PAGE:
The second thing is that when setting the language mode via the system variable, it will apply to all sessions started on that system and can’t be easily overridden on a user-by-user basis or a session-by-session basis. This means that it will affect built-in security principals as well as local users and would certainly have an effect on not only SCCM scripts and remote PowerShell management but other things like setting task scheduler to run as System and kick off a script at a pre-defined time.

The moral of the story is that while enforcing the PowerShell language mode on systems in an environment can reduce the potential for PowerShell to be used as an attack vector in malware or other exploits, it can have a pretty big impact on managing those systems via PowerShell for the purposes of good, not evil.

Azure VM Recreation Script

There are many tasks associated with virtual machines in Azure which can only be performed by deleting the VM configuration while preserving the underlying virtual hard disks and then recreating the VM configuration with the proper settings. Some of the things that come to mind are:

  • Renaming a VM resource
  • Moving a VM from one VNET to another
  • Moving a VM from one Azure region to another
  • Moving a VM into or out of an availability set
  • Changing a single NIC VM to a multi NIC VM and vice versa

There are likely others, I’m sure. However, these are actually pretty basic needs for most folks and it’s a shame it isn’t easier to do it. I’ve gotten these types of requests so many times that I finally decided to build a script as a basis for enabling them in a semi-automated fashion. Attached is sample script which includes the methodology and was designed to move a VM in one region to another region assuming that someone copied the underlying VHDs to the destination using either AzCopy or Start-AzureStorageBlobCopy.

At a high-level, here’s what the script does:

  1. Authenticates to the specified Azure subscription if necessary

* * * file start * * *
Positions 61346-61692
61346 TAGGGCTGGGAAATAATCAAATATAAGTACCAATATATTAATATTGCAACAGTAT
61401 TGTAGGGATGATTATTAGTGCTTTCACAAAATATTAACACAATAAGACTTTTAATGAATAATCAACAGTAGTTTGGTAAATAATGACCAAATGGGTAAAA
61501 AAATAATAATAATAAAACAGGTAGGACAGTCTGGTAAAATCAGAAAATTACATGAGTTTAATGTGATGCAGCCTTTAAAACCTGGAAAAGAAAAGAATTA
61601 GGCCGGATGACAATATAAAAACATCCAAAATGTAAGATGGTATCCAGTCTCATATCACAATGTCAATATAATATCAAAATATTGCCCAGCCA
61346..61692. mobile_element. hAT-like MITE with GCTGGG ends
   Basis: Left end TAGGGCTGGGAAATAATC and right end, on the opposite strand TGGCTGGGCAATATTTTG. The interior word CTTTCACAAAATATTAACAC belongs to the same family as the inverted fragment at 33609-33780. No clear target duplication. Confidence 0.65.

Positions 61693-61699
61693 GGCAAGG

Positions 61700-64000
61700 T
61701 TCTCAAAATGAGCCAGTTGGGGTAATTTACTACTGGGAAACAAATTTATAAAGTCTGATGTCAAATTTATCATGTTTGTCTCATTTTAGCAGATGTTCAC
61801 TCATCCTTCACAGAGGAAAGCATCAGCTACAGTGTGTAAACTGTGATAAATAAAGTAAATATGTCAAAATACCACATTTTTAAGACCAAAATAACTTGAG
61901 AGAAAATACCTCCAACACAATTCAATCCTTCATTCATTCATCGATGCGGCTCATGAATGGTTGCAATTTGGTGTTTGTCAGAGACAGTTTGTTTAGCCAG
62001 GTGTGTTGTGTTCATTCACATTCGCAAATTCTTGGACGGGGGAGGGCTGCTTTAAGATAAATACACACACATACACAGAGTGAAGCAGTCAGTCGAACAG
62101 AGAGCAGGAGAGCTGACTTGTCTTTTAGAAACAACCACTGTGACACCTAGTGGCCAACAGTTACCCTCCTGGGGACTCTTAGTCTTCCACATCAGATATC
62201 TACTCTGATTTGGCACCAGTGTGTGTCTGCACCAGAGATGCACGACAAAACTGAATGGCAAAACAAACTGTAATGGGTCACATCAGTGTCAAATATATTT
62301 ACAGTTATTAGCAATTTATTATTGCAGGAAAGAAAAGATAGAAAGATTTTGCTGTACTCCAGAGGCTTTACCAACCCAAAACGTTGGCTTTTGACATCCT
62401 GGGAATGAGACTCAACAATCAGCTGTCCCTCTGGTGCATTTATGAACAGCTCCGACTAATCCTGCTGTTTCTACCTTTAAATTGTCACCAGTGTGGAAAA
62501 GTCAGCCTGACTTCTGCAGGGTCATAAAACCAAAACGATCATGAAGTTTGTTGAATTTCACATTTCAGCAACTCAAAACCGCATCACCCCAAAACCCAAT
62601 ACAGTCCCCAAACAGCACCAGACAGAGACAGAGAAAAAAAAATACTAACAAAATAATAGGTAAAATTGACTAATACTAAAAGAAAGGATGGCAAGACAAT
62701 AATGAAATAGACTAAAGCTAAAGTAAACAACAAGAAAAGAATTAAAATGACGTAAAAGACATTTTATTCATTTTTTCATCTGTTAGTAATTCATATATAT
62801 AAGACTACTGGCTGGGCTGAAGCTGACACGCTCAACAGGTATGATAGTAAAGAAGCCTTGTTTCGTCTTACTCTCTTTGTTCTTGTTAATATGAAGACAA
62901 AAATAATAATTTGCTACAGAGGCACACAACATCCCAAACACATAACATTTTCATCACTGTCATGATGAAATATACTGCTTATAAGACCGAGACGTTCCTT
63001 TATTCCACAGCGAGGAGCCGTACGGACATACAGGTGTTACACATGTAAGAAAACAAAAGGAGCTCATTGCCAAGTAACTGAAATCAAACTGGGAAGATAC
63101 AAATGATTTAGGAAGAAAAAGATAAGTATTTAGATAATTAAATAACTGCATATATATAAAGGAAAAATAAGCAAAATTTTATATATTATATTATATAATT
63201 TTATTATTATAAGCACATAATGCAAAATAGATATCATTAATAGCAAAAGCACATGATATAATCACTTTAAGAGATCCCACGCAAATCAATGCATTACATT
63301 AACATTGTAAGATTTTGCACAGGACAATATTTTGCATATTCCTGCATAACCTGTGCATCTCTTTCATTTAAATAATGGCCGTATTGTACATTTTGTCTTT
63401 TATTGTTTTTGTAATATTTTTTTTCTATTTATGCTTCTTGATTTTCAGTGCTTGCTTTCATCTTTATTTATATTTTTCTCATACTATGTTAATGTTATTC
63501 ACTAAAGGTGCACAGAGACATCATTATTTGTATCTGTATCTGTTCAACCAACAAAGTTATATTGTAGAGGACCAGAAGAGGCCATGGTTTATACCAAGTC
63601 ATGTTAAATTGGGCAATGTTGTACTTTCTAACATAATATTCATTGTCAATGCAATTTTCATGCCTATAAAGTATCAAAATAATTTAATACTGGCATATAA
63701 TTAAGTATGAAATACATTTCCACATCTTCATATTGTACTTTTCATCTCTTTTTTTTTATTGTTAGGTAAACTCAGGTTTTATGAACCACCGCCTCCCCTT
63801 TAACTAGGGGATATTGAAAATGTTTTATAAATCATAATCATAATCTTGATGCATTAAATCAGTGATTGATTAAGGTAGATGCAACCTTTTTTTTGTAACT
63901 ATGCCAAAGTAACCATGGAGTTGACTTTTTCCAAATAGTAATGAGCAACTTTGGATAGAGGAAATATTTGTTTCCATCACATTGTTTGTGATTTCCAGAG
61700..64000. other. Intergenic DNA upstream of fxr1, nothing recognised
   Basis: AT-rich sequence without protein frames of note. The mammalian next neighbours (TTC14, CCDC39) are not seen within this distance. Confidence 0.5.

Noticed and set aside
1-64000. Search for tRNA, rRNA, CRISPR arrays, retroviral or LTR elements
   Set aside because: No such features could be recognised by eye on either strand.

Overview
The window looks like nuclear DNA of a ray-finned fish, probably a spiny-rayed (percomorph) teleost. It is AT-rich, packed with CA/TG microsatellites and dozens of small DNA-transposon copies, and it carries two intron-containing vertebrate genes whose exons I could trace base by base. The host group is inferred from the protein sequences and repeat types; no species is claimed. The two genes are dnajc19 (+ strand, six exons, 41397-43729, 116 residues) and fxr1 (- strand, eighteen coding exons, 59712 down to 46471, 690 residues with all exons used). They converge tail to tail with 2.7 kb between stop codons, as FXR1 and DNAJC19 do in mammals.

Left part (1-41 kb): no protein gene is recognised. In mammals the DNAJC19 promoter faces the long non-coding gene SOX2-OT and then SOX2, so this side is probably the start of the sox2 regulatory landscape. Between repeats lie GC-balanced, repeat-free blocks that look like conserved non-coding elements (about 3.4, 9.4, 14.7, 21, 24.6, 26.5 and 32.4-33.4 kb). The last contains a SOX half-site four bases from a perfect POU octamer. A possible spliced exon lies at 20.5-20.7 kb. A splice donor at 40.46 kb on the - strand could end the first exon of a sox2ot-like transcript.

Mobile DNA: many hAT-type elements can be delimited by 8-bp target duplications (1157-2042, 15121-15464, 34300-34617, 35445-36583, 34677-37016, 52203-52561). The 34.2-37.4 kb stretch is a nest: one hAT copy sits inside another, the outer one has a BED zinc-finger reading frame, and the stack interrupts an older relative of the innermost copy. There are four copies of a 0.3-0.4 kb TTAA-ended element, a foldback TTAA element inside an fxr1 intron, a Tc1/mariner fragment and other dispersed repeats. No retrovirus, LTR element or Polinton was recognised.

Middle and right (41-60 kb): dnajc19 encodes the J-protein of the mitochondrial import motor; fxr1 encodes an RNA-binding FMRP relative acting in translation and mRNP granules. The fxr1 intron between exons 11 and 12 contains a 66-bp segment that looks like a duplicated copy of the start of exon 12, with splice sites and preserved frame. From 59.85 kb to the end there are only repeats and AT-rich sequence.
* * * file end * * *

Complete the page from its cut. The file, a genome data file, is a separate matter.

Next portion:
2. Reads a list of disk names and VHD URIs for the underlying disks
  3. Gets the source VM definition using Get-AzureRmVM
  4. Creates a new VM definition in the destination location
  5. Adds OS Disks and Data Disks using the provided disk mappings
  6. Creates NIC(s) for destination VM – prompts for new IPs for static addresses
  7. Deploys new VM

It goes without saying that the source VM should be stopped when the VHDs are copied and the script is run. There’s no need to delete the source VM until the new one is successfully built. This handles availability sets if the original VM was in one and works for VMs with either managed disks or unmanaged disks. There are some limitations as of now:

  • Doesn’t work with VMs encrypted using Azure Disk Encryption (ADE)
  • Doesn’t move Public IP resources
  • Doesn’t move NSGs if those were assigned to the VM’s NIC(s) directly
  • Will only move the first IP configuration for each NIC
  • Doesn’t recreate any tags associated with the source VM
  • Doesn’t redeploy any extensions present on the source VM

The real idea behind this was that it would serve as a starting point. This same script could easily be used to migrate a VM from standard to premium storage with a few tweaks or to redeploy a VM to a different VNET or availability set if desired. Hopefully folks find it useful as a starting point for their own adventures.

Create VM from VHD v3 (PowerShell script)